New SCBC president bringing focus back on missions & education

New South Carolina Baptist Convention president Josh Powell is a church historian, pastor, and overseas seminary president. He will preside over the 200th annual meeting of the SCBC in November 2020, although the 200th anniversary will be celebrated in 2021.

Powell and his wife, Allison, are preacher’s kids and preacher’s grandkids. Both their dads are currently serving churches in Lake City and Lexington, and both their grandfathers were also pastors.

They have four children: Wilds, Levi, Macy Grace and Paton. He grew up in Lexington and met Allison at North Greenville University. After graduating from Southern Baptist Theological Seminary with an M.Div. degree, he started work on his Doctor of Philosophy degree in American church history. He has completed all course work and is in the process of writing his dissertation.

Powell has chosen “Legacy” as his theme for the 2020 annual meeting and is currently writing the updated history of the SCBC, which is scheduled to be released in conjunction with the 200th anniversary in 2021. He plans to keep the same format next year for the annual meeting: Monday evening and Tuesday. “When you make a change like this, you almost always have to do it for two years just to see if it’s going to work,” he said.

Being president is “kind of surreal,” he stated. “I consider it a great privilege, and one of the reasons is I really love what the Lord is doing with our convention staff. I am excited about the Kingdom Advance Plan and how Gary Hollingsworth and Jay Hardwick are leading this initiative.”

Powell, 44, continues to serve as president of Bobbili Baptist Seminary in Bobbili, India, which he founded in 2009 following his time in Kentucky. He visits the school once a year and keeps in contact with the faculty through FaceTime and other means. The Powells still own a house in India.

He came home to serve as the senior pastor of Lake Murray Baptist Church in January 2014 and soon began a revitalization campaign. Coming out of the time of revitalization, the church now gives 5 percent to the Cooperative Program, with plans “to increase it over the next couple of years,” Powell said.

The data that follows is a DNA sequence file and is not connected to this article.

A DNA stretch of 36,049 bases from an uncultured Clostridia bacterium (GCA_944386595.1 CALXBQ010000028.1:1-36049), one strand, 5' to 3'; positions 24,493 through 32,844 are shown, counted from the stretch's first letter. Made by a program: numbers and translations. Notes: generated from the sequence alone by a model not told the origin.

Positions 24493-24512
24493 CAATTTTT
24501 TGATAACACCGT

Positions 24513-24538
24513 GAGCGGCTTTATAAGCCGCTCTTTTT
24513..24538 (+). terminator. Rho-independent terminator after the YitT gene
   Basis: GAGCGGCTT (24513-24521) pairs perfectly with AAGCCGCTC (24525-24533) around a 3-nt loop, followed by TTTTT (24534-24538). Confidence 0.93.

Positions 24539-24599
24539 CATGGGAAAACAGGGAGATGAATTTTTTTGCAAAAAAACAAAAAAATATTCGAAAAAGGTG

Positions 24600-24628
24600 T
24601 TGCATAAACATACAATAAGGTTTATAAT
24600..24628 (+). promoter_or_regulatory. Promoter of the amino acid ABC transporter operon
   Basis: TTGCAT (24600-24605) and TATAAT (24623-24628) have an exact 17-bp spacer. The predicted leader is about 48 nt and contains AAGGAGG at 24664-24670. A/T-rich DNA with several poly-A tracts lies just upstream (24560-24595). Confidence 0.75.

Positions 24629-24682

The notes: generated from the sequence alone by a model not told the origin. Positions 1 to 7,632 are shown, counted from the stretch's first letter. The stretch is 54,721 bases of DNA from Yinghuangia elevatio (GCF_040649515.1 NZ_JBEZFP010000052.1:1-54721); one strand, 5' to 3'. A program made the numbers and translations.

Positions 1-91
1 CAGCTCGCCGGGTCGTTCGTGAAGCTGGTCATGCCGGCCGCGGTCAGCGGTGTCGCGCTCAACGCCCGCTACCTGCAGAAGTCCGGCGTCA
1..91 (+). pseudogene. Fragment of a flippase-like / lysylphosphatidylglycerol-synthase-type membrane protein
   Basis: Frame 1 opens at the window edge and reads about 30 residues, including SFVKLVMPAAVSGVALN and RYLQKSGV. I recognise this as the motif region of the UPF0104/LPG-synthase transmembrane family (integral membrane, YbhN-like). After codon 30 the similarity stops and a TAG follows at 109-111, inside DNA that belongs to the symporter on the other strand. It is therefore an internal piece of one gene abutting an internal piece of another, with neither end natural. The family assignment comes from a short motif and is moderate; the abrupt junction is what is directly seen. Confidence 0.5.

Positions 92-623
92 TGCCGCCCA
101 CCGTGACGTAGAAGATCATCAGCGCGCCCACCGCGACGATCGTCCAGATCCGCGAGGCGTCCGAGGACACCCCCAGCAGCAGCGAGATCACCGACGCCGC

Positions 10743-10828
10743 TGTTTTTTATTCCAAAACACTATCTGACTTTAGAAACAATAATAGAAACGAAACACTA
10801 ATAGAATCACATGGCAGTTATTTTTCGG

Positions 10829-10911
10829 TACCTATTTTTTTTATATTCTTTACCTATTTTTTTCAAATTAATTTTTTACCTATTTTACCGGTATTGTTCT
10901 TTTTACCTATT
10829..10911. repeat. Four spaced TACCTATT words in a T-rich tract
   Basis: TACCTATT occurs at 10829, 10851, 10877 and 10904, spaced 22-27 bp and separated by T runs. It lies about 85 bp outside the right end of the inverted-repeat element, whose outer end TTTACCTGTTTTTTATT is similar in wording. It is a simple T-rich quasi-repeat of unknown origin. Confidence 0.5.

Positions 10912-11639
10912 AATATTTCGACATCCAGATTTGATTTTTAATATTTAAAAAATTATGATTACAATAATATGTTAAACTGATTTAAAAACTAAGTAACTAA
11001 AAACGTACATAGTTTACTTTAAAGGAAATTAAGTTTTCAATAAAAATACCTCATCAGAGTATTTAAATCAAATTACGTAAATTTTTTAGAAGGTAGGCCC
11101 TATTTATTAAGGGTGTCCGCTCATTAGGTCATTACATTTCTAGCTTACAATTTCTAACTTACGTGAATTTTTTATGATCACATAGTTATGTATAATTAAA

He has also served as chair of the Racial Reconciliation Task Force. The concept of legacy relates directly to race relations as well as education and missions. Powell said, “When Richard Furman wrote the first bylaws, it stated that the South Carolina Baptist Convention meets to cooperate for the sake of education and missions. Those are the two pillars that our convention was founded on — education and missions — and that is the legacy we want to celebrate. At the same time, one of the first things Richard Furman did as president was to write the governor in defense of slavery.”

He observed that he wants the South Carolina Baptist Convention to recognize its legacy by accepting both the good and the bad. “We have to deal with the legacy that has been handed down to us. There are some things we may not want to celebrate, but I am going to work at celebrating what God has done through us in spite of our own failures and weaknesses,” he said. “Education and missions are still the number one thing for me, but the racial reconciliation conversation is of primary importance. Race is still an issue today, and it can create barriers. We need to admit there are certain barriers, and we need to work at tearing down those barriers.”

Powell believes we live in challenging times, and he sees his role as president as that of bringing the focus back to missions and education. “Everybody wants to know how their money is being used, and I think our mission boards need to spell out clearly their vision and mission. I think our convention has struggled for some years to prove what the mission and vision was. We lost a group of churches that just said they were going to continue to do their own thing. We need to win them back — by being clear. We need to operate not from a reactionary pose but from a proactive pose.”

He is encouraged that Southern Baptists are still sending money to missions and still pursuing the lost. “There are some things we need to clean up — and I believe the more we clean up those things and do what is right, the more people will see our vision. We need to be honest with who we are, clear about our vision and mission, and have the transparency to show people what we are doing,” he said.